Story: Steve Orlando Art: Stephen Byrne
Story: 9.5 Art: 9.5 Overall: 9.5 Recommendation: Buy

DC Comics provided Graphic Policy with a FREE copy for review

Review: Monsters Unleashed #1

monsters_unleashed__1It’s all hands on deck with the Avengers, Champions, Guardians, X-Men and the Inhumans as they clash with monstrous threats that threaten to destroy every corner of the Marvel Universe. Who are the Leviathons? Who controls them? How can they be stopped before Earth becomes another tragic, barren world in their wake?

Marvel has a great history with monsters in their comics with some classics gracing the comics page. Recently though, the attempt to reboot, relaunch, rework, some of these classic characters into the modern Marvel Universe has resulted in mixed results, but mostly negative.

Enter, Monsters Unleashed #1, a comic that feels like it’d have been more at home being launched during Halloween.

Written by Cullen Bunn, the first issue feels like a modern tail of kaiju as comets come crashing from the sky bringing with it giant monsters for the worlds’ heroes to battle. While there’s something generally fun watching folks fight giant monsters, this issue feels like it misses exactly what. It’s not Pacific Rim where we saw giant robots grappling giant behemoths. Instead, we’re given quick cuts as teams around the world deal with the monster invasion each part given just a few pages and mostly consisting of “What’s going on? Who knows, just punch it.” This is a big, turn your brain off, monster budget monster movie, on the comic page.

There’s a bigger mystery going on as it’s hinted someone is controlling, and maybe creating, the monsters that are attacking. It’s a twist I feel like I’ve seen before in a comic/tv/movie though can’t remember exactly where and when. The comic is also hampered by the fact that Inhumans vs. X-Men is currently going on and last we’ve seen the X-Men were threatened with not being able to step on Earth and they’re at war with the Inhumans, but everything is hunky dory here.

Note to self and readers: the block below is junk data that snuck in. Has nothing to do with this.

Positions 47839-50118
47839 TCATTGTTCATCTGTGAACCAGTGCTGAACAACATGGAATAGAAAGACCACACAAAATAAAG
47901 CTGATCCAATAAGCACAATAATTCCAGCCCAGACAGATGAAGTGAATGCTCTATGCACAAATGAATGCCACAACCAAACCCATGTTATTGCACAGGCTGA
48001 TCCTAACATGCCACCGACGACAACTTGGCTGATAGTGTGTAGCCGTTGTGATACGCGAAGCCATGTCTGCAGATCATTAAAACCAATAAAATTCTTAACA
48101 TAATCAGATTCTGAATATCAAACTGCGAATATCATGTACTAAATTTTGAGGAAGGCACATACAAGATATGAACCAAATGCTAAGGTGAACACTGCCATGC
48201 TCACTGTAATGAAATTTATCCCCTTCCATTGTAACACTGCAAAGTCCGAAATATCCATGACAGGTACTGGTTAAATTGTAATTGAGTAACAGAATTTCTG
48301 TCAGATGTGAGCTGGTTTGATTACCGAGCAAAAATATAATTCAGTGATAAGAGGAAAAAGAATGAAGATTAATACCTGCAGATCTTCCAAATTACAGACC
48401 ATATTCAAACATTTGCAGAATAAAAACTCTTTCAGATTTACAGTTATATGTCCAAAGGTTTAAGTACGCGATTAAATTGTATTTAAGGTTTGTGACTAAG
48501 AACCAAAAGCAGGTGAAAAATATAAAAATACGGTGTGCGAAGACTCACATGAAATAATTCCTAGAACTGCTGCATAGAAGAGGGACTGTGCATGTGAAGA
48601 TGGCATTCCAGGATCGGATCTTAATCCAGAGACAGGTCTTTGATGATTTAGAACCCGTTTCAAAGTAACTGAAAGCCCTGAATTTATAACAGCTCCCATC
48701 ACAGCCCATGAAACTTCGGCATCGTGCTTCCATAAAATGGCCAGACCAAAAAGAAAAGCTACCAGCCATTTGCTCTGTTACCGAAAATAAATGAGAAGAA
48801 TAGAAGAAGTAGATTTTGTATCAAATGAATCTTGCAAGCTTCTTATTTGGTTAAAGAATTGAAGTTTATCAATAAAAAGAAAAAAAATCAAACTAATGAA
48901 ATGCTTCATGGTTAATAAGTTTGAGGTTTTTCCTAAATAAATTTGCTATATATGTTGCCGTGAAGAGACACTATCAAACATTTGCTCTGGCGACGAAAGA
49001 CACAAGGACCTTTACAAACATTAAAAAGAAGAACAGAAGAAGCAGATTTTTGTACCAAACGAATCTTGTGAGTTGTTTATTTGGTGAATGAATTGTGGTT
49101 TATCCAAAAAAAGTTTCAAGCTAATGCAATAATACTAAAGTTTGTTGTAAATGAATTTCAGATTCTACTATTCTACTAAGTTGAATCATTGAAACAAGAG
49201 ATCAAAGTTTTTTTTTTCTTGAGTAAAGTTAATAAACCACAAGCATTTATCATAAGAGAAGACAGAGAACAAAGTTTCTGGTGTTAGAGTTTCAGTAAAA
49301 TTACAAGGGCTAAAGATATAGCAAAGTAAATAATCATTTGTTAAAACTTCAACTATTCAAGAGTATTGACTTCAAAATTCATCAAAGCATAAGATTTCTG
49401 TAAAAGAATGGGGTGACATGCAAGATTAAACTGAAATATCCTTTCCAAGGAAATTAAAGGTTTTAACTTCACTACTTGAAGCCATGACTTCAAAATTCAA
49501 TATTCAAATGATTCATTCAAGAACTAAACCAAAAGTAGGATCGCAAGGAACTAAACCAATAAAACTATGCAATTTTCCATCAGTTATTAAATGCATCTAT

But, there’s a lot going for the comic too with Steve McNiven on art rendering the battles in the masterful way he does. For as thin as the story is to start, the art is superb. The monsters look huge and even though there’s tons going on the battles are fairly easy to follow and the art doesn’t look jumbled at all. This is big action that’s easy to follow.

Monsters Unleashed #1 is a big summer popcorn film. Visually amazing and only paper thin when it comes to the actual story. I realize this is just the first issue, but it’s also supposed to be what hooks us to read the rest. The first issue teases a lot, but doesn’t deliver quite enough. While the first issue was turn your brain off fun, it didn’t deliver enough story to justify the price and investment.

Story: Cullen Bunn Art: Steve McNiven
Story: 5 Art: 8.15 Overall: 5.45 Recommendation: Read

Marvel provided Graphic Policy with a FREE copy for review

Around the Tubes

monsters_unleashed__1It’s new comic book day! What’s everyone getting? What are you excited for? Sound off in the comments.

While you wait for shops to open, here’s some comic news and reviews from around the web in our morning roundup.

Around the Tubes

The Beat – A year of free comics: Scott Gilbert’s Mysterioso is inky 90s goodness – More free comics to check out!